It may seem an exaggeration to describe British supermarket chain Tesco as ‘struggling’ as they announce underlying profits of £354m for the first half of the financial year, but considering that figure was £779m for the same period in 2014, the firm has seen a 55% decrease in profitability.
The pre-tax profit figure tells a healthier story at £74m, compared with a £19m loss for the same period in 2014. Meanwhile like-for-like sales have dropped 1.1% in the UK, but overall sales volume has risen 1.4% and the total number of transactions at Tesco in the first half of its financial year are also up 1.5%.
So what does all this really mean? The answer is somewhat complex, but the Tesco chief executive Dave Lewis who arrived from Unilever just over a year ago is rebuilding the company after they announced the worst results in their history in April. Those results showed a record pre-tax loss for the financial year to the end of February of £6.4bn.
Lewis has adopted a strategy of putting pressure on profits in the short term by introducing widespread price cuts and increasing the number of staff on the shop floor, to attempt to attract customers back.
Tesco have sold their South Korean Homeplus stores and reduced their overall debt by £4.2 billion in the process, but they have also confirmed that to meet the UK government’s potential National Living Wage of £9 an hour for workers by 2020 it will cost them about £500m.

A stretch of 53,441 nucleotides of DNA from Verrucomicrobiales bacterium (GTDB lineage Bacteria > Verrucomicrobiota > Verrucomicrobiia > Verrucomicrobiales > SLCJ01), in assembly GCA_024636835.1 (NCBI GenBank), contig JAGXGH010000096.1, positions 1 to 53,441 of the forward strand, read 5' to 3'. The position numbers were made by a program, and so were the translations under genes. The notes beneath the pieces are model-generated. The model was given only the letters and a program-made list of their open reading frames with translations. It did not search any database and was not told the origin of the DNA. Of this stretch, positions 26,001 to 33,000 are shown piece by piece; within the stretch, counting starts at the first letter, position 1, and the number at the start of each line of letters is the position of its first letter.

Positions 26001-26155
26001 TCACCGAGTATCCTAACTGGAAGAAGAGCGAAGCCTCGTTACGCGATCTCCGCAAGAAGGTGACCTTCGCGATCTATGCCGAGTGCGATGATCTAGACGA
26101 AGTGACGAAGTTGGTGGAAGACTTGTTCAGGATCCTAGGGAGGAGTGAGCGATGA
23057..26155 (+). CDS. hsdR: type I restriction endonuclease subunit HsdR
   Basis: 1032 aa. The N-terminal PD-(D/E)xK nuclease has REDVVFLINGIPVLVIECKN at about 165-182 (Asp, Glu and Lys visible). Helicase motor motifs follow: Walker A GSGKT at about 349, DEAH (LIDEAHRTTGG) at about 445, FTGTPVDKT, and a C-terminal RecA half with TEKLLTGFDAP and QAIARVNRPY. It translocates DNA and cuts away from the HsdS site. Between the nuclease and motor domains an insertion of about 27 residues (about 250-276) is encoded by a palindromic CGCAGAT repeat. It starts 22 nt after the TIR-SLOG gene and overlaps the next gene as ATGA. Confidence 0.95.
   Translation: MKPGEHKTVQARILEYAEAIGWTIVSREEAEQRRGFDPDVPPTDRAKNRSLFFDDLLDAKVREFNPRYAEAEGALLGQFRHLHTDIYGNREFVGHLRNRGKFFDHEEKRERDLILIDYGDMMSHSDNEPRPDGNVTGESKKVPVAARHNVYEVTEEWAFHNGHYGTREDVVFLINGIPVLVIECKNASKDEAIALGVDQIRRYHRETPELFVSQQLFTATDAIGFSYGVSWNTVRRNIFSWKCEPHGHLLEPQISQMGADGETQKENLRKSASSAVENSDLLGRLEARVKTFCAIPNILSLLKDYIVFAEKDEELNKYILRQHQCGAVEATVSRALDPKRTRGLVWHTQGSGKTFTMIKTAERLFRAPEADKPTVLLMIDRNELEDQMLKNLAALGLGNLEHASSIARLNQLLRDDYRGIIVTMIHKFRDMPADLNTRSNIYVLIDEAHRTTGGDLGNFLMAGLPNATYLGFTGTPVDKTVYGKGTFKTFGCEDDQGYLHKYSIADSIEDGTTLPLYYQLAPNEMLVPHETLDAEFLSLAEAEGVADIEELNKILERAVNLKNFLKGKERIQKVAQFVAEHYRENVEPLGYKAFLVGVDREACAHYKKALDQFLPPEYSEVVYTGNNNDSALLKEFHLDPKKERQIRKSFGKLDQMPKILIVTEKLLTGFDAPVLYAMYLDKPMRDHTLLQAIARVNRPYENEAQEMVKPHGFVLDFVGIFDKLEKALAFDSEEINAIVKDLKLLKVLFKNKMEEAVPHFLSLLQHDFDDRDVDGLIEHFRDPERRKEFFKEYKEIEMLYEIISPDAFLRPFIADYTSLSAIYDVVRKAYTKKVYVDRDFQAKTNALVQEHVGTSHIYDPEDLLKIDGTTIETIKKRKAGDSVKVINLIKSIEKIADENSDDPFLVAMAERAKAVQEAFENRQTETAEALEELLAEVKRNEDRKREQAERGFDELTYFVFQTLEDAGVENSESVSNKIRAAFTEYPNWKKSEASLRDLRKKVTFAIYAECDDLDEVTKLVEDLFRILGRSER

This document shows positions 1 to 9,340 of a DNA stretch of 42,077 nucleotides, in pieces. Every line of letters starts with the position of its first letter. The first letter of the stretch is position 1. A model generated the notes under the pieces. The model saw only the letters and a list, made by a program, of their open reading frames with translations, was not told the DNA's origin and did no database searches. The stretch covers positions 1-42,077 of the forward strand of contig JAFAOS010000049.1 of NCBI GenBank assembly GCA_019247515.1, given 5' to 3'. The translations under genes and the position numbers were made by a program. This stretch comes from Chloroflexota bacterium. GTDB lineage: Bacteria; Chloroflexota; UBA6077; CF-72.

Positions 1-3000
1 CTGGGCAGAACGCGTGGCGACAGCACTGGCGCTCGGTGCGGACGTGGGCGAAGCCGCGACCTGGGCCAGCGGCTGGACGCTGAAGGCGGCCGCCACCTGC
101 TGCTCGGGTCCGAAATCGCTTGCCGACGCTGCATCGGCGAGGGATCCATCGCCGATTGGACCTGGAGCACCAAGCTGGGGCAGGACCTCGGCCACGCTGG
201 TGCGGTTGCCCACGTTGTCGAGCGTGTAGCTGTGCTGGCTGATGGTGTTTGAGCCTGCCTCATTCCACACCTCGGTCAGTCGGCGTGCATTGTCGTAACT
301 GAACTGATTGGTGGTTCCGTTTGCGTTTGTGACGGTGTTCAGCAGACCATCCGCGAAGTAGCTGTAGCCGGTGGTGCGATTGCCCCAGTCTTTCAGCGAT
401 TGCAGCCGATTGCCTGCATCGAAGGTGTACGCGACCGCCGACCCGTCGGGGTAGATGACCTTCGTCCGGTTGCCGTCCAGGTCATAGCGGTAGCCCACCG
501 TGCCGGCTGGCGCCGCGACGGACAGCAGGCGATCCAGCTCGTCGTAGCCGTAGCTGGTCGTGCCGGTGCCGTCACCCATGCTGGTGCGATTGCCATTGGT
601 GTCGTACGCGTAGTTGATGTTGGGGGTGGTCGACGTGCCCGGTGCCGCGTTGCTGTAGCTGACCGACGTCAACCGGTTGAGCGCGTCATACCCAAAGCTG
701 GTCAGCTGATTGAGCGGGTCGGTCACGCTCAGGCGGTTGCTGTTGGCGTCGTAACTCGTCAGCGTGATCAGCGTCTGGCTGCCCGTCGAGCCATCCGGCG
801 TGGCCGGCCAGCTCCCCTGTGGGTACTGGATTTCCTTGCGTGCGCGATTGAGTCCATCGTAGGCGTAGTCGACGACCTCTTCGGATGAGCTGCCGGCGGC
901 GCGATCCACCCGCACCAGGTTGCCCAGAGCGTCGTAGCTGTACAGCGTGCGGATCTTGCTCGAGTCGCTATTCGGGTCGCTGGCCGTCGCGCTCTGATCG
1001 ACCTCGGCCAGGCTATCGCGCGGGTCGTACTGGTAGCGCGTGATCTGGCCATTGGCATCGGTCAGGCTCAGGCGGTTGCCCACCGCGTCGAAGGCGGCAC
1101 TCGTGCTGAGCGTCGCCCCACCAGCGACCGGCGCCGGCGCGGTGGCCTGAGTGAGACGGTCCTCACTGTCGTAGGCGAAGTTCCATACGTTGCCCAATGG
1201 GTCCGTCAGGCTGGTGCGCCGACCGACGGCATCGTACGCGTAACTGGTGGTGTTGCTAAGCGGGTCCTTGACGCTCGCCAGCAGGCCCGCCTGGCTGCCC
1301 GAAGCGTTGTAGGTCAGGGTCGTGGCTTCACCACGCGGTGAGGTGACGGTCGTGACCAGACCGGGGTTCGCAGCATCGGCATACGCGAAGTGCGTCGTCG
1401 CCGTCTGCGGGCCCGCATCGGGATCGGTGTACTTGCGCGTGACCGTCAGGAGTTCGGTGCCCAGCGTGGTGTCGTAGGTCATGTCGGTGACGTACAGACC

Interviewed about the latest set of results by the BBC, Mr Lewis commented, “If I compare it to the second half of last year, the first half of this year feels like we’ve made some progress. We obviously had some issues to deal with, we dealt with them. It meant that in the second half of last year we made no profit whatsoever in the UK.”
“Our sales are growing compared to where they were either a year ago, or indeed in the second half of last year and we’ve generated some profit as we rebuild the profitability of Tesco business.”
Tesco’s announcement of poor results come shortly after competitor Sainsbury’s predicted rosier than anticipated full year profits.
The UK supermarket scene is an ultra competitive landscape. In relative terms sales are still dominated by the big four supermarkets Asda, Morrisons, Sainsbury’s, Tesco, who had a combined market share of 73.2% of the UK grocery sector in the quarter ending 4th January 2015.
That is a small decrease from 74.1% in 2007, but the ‘big four’ are coming under increasing pressure from discount retailers such as Aldi and Lidl.
Tesco plan to strike back with additional price cuts, after this week’s announcement of their underlying profits essentially dropping by more than half in the first six months of the financial year.